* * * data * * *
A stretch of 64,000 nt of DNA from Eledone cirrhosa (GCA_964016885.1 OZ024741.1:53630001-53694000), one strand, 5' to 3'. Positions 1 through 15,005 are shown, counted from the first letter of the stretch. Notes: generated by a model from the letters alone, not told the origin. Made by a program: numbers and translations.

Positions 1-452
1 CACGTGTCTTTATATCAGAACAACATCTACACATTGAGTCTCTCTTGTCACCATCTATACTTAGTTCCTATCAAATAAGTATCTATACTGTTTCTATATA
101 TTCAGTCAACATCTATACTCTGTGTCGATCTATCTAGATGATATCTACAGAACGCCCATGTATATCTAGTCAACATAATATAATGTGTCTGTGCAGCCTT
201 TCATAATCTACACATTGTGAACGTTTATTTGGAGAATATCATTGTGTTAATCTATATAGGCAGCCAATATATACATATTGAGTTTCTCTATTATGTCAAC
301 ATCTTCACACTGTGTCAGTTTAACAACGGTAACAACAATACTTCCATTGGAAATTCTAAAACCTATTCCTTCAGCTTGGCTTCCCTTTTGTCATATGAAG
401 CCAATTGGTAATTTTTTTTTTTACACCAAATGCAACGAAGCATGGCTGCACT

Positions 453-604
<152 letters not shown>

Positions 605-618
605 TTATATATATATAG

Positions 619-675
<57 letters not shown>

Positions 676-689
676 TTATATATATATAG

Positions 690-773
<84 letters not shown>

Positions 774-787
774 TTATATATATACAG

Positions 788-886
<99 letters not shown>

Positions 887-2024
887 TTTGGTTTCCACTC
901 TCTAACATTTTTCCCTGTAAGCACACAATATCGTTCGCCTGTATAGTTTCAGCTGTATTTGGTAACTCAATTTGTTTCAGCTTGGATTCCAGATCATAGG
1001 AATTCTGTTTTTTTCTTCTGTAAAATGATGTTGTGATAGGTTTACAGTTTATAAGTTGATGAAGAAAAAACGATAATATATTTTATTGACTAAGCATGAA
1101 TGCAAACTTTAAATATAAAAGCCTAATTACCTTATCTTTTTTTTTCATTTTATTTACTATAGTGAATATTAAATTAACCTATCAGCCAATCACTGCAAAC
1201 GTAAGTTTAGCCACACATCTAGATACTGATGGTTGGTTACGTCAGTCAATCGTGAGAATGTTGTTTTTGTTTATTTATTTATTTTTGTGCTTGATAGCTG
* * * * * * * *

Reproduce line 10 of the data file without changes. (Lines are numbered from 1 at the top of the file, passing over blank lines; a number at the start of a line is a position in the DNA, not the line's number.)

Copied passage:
Positions 605-618